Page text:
Banks agree to subsidise 600 free cash machines in low-income areas
Published 13/12/2006 | 12:25
Britain's banking industry has agreed to subsidise the cost of installing more than 600 free cash machines in lower-income areas around the country. The initiative, announced today by a parliamentary working group on cash machines, is designed to address mounting concern about the rising number of ATMs that charge users for withdrawals.
While more than 30,000 cash machines operated by banks and building societies around the UK make no charge when customers withdraw cash, independent operators have installed 25,000 ATMs that do levy a fee, typically £1.50 per withdrawal but sometimes significantly more.
Consumer groups have accused leading banks of withdrawing cash machines from socially disadvantaged areas, leaving low-income residents with no choice but to use fee-charging machines. In some cases, banks have even sold many of their cash machines to fee-charging operators.
Under a deal announced today, however, any cash machine operator that installs a free machine in one of just over 600 locations identified by the parliamentary working group will be entitled to receive subsidies from other members of the Link cash machine network, which includes all free and fee-charging ATM operators.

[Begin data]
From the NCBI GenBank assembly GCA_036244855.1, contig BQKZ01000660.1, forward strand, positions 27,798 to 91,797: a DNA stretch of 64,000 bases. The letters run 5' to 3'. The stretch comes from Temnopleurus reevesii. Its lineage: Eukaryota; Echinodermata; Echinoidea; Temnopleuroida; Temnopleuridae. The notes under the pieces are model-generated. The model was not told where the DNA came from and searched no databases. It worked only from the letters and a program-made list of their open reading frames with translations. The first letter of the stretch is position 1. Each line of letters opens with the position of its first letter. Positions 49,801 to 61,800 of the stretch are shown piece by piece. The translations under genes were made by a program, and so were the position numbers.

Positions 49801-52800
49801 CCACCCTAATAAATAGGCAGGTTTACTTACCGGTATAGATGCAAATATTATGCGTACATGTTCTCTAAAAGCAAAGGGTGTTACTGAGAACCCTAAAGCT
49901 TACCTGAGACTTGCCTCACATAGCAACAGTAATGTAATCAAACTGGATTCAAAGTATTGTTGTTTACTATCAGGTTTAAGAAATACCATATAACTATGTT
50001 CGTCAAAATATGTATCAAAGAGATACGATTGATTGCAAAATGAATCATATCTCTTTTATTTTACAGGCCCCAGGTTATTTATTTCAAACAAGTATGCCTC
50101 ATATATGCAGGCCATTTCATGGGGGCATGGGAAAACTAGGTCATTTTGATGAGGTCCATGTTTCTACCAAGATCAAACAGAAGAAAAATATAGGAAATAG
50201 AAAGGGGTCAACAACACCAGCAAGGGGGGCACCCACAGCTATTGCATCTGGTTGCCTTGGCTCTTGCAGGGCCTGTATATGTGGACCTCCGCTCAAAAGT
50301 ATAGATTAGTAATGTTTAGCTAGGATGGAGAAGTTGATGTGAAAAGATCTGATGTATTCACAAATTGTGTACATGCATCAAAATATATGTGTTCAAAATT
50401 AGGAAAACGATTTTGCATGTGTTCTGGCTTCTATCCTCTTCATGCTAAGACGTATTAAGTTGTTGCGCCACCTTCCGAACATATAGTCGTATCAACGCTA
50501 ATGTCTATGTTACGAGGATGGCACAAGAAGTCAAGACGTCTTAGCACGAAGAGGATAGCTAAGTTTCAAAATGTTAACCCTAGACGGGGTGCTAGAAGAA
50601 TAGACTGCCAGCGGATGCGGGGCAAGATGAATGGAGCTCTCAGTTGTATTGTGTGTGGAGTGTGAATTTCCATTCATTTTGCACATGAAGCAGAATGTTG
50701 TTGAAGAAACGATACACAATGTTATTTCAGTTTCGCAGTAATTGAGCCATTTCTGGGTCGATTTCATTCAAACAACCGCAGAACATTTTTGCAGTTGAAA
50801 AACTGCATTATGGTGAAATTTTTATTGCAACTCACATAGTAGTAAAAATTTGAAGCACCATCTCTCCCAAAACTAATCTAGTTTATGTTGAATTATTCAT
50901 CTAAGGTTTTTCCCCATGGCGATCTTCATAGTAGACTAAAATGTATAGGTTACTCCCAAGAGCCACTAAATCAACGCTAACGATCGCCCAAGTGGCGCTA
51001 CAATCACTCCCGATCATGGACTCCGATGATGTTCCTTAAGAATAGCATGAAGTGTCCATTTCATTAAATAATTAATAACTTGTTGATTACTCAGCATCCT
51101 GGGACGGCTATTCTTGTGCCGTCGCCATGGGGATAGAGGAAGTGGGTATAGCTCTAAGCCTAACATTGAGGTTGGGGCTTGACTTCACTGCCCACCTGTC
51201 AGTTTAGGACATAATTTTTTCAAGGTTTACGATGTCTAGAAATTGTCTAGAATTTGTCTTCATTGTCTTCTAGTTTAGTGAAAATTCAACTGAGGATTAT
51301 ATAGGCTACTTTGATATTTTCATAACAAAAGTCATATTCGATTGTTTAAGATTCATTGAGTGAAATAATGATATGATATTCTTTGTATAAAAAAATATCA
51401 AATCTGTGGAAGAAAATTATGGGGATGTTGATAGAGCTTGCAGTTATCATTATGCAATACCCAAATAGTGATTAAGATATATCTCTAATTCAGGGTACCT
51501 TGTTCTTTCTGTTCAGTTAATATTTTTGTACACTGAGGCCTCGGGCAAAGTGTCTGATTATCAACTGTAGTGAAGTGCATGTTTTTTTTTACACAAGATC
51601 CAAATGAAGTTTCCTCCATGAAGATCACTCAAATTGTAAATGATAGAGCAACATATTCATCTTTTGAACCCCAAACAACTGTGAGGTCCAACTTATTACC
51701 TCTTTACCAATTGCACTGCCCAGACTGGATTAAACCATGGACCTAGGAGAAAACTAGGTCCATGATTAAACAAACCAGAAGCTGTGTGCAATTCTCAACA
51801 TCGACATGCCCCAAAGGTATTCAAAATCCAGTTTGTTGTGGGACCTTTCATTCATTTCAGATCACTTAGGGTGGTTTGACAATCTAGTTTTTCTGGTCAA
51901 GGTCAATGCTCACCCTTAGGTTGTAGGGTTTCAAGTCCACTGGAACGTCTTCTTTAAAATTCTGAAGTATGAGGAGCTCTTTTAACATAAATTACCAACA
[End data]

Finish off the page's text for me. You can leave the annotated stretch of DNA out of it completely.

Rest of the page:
Royal Bank of Scotland has already agreed to provide 300 of the machines, while HSBC and the Halifax Bank of Scotland group will provide a further 100 ATMs each. Bank of Ireland and BankMachine, an independent operator, will also install new free ATMs under the scheme.
John McFall, the chairman of the Treasury Select Committee, who also chaired the working group, said: "This is a huge step forward in our campaign for financial inclusion," he said. "It will mean a huge expansion in access to free cash machines for people in low-income areas, vital for economic activity in those areas."
Citizen's Advice also welcomed the initiative, which is expected to cost Link members up to £30m over the next 12 months.
Today's agreement also included recommendations for new standards on how ATMs that charge customers should make it clear that fees are payable.